My inspiration for building this tumbler was to build a brass casing cleaner; however it can be used to clean and polish everything from brass to sparkplugs and stones. I built it out of easy to get materials and parts that satisfy the three R’s of environmentalism, reduce, reuse and recycle. The two 1 kilogram coffee cans came from my own recycling bin, the two-speed motor, power cord and the switch came from an old electric heater. The nuts and bolts came from my local hardware store and three internal parts I made from a plastic-cooking spoon. Almost all of the parts came from the garbage except the nuts bolts and washers. The total cost to me was under five dollars and one day to build. Tumblers the size of this one can cost up to three hundred dollars to buy in stores, so the tumbler is not only environmentally friendly it is also economically friendly as long as you can afford a day to build.
Step 1: Materials
I started with two coffee cans of the same size I retrieved from my recycling bin. Any container that is solid and has a lid can be used to make the tumbling chamber or the base. Tin or thick plastic will do best for mounting screws and bolts.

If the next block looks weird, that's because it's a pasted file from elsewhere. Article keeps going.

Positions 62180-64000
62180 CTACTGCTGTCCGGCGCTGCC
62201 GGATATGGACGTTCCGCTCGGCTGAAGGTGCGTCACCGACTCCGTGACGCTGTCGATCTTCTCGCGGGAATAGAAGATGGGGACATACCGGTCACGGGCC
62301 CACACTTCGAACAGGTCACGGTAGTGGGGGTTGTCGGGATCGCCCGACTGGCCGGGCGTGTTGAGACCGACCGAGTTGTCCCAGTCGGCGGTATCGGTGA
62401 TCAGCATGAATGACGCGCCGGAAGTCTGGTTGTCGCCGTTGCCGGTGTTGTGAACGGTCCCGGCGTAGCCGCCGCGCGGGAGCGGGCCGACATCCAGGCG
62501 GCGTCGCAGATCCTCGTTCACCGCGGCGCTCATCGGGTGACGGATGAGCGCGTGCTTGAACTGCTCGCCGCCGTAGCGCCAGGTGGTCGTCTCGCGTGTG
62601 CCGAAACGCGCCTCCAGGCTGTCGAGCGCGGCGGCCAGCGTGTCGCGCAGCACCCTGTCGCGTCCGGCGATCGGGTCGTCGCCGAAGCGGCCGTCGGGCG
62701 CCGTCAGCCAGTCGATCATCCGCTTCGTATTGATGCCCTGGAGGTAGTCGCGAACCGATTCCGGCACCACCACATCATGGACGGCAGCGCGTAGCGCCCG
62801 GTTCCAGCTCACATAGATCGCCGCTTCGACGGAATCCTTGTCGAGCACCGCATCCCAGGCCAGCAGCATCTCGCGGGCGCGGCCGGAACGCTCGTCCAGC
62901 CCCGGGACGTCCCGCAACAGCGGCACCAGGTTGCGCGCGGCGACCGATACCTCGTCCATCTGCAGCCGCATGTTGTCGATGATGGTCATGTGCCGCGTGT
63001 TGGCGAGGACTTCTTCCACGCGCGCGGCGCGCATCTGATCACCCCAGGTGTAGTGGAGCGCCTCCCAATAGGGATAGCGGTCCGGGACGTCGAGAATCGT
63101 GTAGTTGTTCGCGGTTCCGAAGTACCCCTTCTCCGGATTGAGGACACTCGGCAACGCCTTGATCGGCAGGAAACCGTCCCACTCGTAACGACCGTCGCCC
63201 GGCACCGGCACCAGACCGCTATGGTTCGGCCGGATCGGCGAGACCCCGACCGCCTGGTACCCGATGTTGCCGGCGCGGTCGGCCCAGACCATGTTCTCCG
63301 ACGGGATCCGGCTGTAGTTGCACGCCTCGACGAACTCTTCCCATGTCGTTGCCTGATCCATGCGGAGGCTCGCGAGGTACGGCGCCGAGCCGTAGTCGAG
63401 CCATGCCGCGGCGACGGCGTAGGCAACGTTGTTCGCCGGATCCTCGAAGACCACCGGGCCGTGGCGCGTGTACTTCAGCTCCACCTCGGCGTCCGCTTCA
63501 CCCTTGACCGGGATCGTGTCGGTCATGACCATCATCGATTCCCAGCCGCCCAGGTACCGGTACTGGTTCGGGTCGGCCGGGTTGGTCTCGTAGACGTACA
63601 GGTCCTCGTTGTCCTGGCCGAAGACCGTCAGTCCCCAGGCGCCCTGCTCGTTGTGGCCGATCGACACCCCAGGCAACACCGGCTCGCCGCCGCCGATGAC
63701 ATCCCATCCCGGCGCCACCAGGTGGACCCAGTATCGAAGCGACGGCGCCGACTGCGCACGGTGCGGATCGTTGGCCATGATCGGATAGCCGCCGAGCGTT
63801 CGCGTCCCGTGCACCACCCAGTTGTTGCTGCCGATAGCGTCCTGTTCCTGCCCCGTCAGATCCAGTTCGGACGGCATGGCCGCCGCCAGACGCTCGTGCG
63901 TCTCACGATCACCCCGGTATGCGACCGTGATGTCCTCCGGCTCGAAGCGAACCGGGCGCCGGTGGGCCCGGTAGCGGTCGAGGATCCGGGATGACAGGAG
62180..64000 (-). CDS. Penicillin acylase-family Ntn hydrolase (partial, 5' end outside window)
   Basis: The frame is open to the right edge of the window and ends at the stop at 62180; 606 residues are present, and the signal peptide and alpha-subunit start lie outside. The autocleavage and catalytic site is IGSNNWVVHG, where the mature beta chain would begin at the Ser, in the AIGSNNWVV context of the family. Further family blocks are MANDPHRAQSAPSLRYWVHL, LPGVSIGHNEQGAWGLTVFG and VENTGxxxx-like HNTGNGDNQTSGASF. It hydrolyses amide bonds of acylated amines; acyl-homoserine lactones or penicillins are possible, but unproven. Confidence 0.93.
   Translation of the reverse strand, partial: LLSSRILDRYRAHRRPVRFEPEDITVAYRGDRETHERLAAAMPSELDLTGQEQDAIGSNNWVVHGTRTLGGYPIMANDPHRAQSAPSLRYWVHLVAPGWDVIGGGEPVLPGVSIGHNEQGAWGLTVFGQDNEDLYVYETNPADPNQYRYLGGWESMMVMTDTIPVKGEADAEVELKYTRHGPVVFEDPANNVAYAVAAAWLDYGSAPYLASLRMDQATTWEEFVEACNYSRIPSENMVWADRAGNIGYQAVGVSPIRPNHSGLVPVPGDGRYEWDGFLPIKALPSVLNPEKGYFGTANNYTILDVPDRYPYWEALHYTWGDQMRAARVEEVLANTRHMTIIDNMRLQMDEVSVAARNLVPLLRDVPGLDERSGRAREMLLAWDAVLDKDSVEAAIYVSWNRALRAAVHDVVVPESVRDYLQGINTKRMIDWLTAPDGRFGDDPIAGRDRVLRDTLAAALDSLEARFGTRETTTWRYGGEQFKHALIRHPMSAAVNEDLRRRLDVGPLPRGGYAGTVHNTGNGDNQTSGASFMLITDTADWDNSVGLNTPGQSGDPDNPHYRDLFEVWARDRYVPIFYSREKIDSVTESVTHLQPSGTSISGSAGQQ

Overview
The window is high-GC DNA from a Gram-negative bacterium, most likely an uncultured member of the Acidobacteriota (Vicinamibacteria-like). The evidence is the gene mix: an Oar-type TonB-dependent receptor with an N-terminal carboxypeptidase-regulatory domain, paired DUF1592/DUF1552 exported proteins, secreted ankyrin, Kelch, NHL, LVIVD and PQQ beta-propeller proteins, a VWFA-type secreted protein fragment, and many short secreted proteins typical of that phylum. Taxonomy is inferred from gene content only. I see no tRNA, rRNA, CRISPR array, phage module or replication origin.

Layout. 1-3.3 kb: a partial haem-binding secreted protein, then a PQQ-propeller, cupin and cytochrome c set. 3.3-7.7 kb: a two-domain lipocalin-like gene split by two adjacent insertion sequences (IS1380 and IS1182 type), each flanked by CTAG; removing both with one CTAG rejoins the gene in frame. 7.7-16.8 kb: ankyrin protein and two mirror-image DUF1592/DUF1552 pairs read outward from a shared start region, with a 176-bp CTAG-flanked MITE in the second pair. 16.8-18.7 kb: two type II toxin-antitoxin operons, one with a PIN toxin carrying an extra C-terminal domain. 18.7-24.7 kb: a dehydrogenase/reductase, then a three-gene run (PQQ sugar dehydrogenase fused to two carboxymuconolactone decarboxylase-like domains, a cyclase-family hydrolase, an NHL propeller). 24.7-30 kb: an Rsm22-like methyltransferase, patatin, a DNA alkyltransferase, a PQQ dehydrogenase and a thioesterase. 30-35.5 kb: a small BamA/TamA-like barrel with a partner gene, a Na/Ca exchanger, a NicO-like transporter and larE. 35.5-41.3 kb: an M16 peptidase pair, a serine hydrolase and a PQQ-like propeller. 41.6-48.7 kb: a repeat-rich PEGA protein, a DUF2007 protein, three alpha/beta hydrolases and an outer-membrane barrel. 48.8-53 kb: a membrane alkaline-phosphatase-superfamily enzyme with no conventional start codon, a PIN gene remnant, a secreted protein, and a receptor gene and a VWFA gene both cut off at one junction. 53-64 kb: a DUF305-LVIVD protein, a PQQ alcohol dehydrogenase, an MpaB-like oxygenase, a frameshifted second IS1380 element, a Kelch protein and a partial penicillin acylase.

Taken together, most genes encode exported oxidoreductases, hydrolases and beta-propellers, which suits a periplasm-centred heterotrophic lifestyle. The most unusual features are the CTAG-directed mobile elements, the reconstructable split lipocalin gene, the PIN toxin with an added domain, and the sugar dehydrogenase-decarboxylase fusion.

Step 2: Tumbler Chamber
One can I drilled five holes (the tumbler chamber). I saved the plastic lids of the coffee cans to use later as a protective base and as the lid of the tumbler chamber. Three of the holes I drilled ½ inch in from the outer edge to mount the suppression mounts. The two holes I drilled for the motor mounts were strategically located by placing the motor on the bottom of the tumbler chamber locating the shaft of the motor in the center of the chamber. Then I marked the hole placement with an ice pick.
Step 3: Base
For the base I cut the bottom out of this coffee container with a can opener. Weather tin or plastic be sure the base is solid enough to support the finished product. This can be done by placing a five-pound weight on the top of the base and gently shaking, if it collapses it is not strong enough.
Step 4: Motor Mount
I made the spacers to mount the motor out of an old plastic-cooking spoon. Just about any thing can be used as spacers as long as they are square at the ends with a hole in the center and fit the available space for mounting the motor.